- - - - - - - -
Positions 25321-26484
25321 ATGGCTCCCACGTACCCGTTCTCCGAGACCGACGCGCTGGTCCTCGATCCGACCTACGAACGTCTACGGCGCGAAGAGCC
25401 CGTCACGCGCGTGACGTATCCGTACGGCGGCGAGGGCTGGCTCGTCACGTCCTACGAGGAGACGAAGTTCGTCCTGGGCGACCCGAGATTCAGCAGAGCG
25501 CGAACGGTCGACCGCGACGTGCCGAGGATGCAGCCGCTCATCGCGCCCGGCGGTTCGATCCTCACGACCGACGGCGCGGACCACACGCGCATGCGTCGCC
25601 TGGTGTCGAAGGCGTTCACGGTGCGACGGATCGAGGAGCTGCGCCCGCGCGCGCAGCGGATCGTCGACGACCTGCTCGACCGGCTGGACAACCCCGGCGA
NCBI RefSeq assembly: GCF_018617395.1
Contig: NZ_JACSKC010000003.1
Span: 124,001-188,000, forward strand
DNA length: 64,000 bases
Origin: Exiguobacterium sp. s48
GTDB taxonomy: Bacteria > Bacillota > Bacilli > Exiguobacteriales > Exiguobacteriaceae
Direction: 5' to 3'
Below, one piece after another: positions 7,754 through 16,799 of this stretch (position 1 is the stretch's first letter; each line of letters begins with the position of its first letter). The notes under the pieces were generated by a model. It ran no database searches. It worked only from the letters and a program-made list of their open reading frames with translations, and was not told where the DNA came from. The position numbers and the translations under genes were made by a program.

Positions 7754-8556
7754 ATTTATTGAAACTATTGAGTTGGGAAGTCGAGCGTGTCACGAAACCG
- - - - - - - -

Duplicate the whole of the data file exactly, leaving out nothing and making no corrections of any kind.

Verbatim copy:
Positions 25321-26484
25321 ATGGCTCCCACGTACCCGTTCTCCGAGACCGACGCGCTGGTCCTCGATCCGACCTACGAACGTCTACGGCGCGAAGAGCC
25401 CGTCACGCGCGTGACGTATCCGTACGGCGGCGAGGGCTGGCTCGTCACGTCCTACGAGGAGACGAAGTTCGTCCTGGGCGACCCGAGATTCAGCAGAGCG
25501 CGAACGGTCGACCGCGACGTGCCGAGGATGCAGCCGCTCATCGCGCCCGGCGGTTCGATCCTCACGACCGACGGCGCGGACCACACGCGCATGCGTCGCC
25601 TGGTGTCGAAGGCGTTCACGGTGCGACGGATCGAGGAGCTGCGCCCGCGCGCGCAGCGGATCGTCGACGACCTGCTCGACCGGCTGGACAACCCCGGCGA
NCBI RefSeq assembly: GCF_018617395.1
Contig: NZ_JACSKC010000003.1
Span: 124,001-188,000, forward strand
DNA length: 64,000 bases
Origin: Exiguobacterium sp. s48
GTDB taxonomy: Bacteria > Bacillota > Bacilli > Exiguobacteriales > Exiguobacteriaceae
Direction: 5' to 3'
Below, one piece after another: positions 7,754 through 16,799 of this stretch (position 1 is the stretch's first letter; each line of letters begins with the position of its first letter). The notes under the pieces were generated by a model. It ran no database searches. It worked only from the letters and a program-made list of their open reading frames with translations, and was not told where the DNA came from. The position numbers and the translations under genes were made by a program.

Positions 7754-8556
7754 ATTTATTGAAACTATTGAGTTGGGAAGTCGAGCGTGTCACGAAACCG